Marvel’s cinematic universe rumbles ever on like the behemoth that it is, unstoppable and unparalleled, it is truly paving its own path for how to exploit the cinematic medium. The latest in the on-running franchise is the second film that brings together all our favourite heroes to allow them to be cool and blow things up as a group before sending them all off to be cool and blow things up on their own. With Joss Whedon returning at the helm, things definitely looked positive considering his success with the first incarnation, and an injection of the same charm, wit and fun would definitely help to make this film a success too.
The good thing is that ‘Age of Ultron’ manages to maintain its light-hearted, amusing edge and pack some needed character development in for a few characters so far neglected by the franchise, while making sure it fulfils its quota of large scale action set pieces too. The interactions between the main characters are snappy, Whedon excels at offhand quips and snide remarks, and the entire cast of actors look at home in their roles having been able to develop their characters through the many collective films of the universe.
These moments are when the film is truly playing to its strengths, the camaraderie and human relationships proving far superior to the compendium of action sequences and special effects that most of the film’s budget is dedicated towards, but which actually clutters the film and interrupts the story in order to bombard us with the necessary superhero machinations. Sure, it’s fun to see James Spader’s Ultron get to be menacing in a way that only he can, his voice velvety and alluring yet with that familiar sinister undertone, but what is more interesting is watching Whedon weave the plot in such a way as to examine the relationship between Ultron and his inventor, Robert Downey Jr’s Tony Stark/Iron Man, whose narcissistic dark side is encapsulated by Ultron. Again, these plot points come to the fore when everything isn’t kicking off, so eager is the film to get to the bit where all the characters get to do some jumping and kicking, but we must be grateful nonetheless. Jeremy Renner’s Clint Barton/Hawkeye is another who benefits from the downtime we have in between fights as he receives a healthy amount of much-needed character work before we are treated to another crumbling building.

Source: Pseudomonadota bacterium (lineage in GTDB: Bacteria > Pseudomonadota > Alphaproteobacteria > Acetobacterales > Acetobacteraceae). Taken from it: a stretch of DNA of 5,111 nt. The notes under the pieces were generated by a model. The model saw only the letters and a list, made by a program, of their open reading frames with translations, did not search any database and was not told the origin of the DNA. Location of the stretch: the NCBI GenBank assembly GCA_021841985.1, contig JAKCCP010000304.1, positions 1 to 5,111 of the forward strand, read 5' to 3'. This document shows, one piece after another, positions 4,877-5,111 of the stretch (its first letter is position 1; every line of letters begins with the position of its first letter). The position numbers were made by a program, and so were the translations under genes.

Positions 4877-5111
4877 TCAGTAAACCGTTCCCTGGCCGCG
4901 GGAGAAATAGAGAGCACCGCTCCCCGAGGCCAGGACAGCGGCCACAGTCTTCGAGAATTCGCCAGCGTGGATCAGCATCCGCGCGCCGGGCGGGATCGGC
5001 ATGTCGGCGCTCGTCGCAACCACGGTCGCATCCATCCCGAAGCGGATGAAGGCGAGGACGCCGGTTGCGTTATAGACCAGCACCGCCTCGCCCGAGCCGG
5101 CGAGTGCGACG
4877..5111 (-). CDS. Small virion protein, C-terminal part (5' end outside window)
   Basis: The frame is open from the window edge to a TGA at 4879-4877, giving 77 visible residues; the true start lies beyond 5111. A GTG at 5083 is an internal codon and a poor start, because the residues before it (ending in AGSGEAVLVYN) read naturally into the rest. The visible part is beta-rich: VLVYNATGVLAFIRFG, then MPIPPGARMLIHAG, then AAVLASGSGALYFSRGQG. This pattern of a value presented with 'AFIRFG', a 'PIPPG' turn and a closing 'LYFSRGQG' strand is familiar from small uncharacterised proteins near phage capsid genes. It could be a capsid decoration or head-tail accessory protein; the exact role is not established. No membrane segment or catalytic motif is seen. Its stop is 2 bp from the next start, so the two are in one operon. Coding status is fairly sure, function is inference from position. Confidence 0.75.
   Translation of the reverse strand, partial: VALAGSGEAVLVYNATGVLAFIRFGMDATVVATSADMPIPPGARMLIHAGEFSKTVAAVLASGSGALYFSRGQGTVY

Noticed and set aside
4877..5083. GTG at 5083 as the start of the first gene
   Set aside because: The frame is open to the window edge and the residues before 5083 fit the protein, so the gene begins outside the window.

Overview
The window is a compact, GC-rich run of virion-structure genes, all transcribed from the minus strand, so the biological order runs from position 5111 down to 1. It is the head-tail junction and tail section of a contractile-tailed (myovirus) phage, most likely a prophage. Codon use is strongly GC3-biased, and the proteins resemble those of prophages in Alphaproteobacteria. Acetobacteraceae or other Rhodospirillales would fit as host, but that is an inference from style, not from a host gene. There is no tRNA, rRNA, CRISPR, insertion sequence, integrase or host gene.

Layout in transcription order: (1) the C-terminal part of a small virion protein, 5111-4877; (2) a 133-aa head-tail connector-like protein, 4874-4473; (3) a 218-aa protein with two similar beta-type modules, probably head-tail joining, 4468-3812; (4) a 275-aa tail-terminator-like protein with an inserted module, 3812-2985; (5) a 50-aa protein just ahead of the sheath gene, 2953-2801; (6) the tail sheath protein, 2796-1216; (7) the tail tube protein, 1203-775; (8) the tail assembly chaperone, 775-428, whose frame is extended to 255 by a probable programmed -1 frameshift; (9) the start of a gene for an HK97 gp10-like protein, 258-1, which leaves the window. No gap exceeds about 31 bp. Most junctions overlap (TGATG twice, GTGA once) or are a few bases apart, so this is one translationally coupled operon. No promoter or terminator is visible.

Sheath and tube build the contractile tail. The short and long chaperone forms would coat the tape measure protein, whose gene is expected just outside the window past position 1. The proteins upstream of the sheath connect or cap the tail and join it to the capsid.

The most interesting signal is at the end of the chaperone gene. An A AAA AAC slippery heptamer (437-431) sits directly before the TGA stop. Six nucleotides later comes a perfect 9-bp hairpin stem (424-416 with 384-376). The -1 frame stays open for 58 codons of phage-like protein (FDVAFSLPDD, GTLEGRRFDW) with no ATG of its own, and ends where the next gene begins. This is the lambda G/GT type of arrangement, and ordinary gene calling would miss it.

Yes, ‘Avengers: Age of Ultron’ is clutter. It’s a massive mess of a film that Whedon is constantly trying to shape in to something decipherable while the weight of the entire franchise is causing bits to spring out, but there are enough good moments in there to carry it over the line with some aplomb. The emotionally rich moments, in particular the budding romance between Scarlett Johansson’s Black Widow and Mark Ruffalo’s Bruce Banner (Hulk) are brilliantly handled which is a definite achievement considering the hit-and-miss nature of romances in these films so far and it still manages to be unashamedly fun, which ultimately is the most important thing. Whedon makes sure that we come away both with an enjoyable film and keeps the higher-ups happy by cramming in just about everything they wanted, making sure that the series definitely has new avenues to explore. This appears to mark the end of the line for his involvement in the universe at least for now, so it’s a good thing he’s left us by ensuring that what could have been a trainwreck ends up being a happy success, though not without some slip-ups.